Now on HBO Max after a brief theatrical release in 2021, Tammy Faye’s eyes is a reminder of the good old days, when gross hypocrisy could actually ruin a person. These days, the moral reprobates double down on their bullshit and carry on, don’t they? Either way, the film takes the 2000 documentary of the same title and sets it in motion, casting Jessica Chastain as The Eyelash’d One, Tammy Faye and Andrew Garfield as its smarmy Jim hubs, and following the highs and lows of their shameless, shameless careers as con-artist-Christian-evangelist TV hosts. Its goal is to move beyond the delightful but mean-spirited mid-’80s schadenfreude that the Bakker saga forged and reframe Tammy Faye as a flawed human with a good spirit; now let’s see if it succeeds.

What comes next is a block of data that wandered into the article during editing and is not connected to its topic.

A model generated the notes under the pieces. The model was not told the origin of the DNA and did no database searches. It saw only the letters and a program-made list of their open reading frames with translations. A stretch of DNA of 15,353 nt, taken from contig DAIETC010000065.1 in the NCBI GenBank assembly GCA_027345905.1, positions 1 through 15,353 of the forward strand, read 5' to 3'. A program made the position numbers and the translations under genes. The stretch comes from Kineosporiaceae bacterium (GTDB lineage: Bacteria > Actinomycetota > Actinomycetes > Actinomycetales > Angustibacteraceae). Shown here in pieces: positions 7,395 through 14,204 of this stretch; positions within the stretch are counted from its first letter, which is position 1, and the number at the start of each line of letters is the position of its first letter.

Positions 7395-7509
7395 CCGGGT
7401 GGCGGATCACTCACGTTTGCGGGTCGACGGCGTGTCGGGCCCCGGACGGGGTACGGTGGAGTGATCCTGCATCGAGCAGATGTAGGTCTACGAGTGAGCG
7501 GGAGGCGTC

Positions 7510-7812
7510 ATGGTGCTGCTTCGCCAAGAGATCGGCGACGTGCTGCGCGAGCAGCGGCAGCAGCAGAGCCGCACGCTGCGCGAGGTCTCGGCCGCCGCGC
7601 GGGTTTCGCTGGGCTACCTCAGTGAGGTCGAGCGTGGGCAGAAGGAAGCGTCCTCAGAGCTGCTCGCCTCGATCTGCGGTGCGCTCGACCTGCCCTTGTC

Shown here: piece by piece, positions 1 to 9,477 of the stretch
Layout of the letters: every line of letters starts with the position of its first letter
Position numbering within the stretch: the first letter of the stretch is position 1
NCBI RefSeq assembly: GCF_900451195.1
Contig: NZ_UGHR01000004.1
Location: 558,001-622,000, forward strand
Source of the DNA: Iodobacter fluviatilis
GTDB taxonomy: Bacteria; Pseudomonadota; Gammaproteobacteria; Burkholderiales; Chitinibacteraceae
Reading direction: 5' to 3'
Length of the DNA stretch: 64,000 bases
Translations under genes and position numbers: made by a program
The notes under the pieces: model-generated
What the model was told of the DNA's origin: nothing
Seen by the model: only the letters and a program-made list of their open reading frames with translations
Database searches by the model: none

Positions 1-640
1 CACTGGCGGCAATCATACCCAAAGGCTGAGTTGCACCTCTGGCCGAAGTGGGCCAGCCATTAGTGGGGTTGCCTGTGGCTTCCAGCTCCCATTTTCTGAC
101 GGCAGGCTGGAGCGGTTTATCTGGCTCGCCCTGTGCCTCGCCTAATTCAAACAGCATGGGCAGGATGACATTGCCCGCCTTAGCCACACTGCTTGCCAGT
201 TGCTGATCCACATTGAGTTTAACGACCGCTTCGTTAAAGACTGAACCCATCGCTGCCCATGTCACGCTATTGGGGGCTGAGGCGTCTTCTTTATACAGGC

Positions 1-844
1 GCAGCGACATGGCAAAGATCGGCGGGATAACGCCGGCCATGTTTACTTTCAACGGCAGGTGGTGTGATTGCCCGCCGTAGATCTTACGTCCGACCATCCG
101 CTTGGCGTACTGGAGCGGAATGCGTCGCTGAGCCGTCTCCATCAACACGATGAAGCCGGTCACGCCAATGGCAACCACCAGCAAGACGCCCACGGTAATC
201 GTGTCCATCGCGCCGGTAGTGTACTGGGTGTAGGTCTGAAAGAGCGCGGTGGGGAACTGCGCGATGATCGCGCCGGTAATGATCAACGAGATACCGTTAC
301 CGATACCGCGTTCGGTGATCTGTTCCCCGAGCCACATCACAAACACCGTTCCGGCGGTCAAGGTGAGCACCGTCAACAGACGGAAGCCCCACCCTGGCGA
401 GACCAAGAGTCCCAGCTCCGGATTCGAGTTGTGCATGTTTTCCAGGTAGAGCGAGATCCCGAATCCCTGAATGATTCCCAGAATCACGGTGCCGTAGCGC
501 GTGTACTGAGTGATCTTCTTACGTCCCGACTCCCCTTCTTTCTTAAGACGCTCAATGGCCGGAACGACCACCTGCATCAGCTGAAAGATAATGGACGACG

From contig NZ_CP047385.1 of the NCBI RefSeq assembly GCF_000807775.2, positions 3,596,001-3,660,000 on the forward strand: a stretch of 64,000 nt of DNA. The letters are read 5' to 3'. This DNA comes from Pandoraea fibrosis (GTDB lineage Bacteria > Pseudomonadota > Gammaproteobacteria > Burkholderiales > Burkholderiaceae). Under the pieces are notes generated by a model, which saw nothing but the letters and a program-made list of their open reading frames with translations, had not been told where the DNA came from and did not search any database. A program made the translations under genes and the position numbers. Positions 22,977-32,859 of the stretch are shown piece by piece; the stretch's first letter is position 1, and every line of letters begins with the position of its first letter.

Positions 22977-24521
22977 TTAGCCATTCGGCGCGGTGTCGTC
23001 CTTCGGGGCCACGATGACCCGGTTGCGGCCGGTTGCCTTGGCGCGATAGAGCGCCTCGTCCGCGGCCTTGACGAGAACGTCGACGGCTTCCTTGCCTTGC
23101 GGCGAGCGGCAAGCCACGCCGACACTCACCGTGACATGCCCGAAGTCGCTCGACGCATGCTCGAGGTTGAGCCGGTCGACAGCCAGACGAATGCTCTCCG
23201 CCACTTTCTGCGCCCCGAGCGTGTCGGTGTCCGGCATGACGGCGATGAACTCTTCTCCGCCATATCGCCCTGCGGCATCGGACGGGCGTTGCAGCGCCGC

The essential: The movie starts in 1994 and then jumps back to 1952, so get ready for a decades-long biopic. Hoo boy? Yeah, sort of, hoo boy. The turn of the century scene focuses on the thing in the title, eyeliner permanently on top of the lips permanently lipliners, which are pretty much what we remember most from a certain vintage about Tammy Faye: excess cosmetics. We’ll come back to this scene later in the film, because now we come back to young Tammy (Chandler Head), who yearns powerfully to go to church in International Falls, Minnesota, where the congregants are all acting very disturbingly possessed. by the LAWD. But she can’t get in even though her mom (Cherry Jones) is the piano player, because Tammy is a child divorcee, and that’s just outrageous, even if it’s mostly in the eyes of assholes. Tammy sneaks around anyway and ends up writhing on the floor and speaking in tongues, which is sure to be an auspicious way to experience the transcendent joy of religion for the first time, especially if you eventually become the immortal Tammy Faye.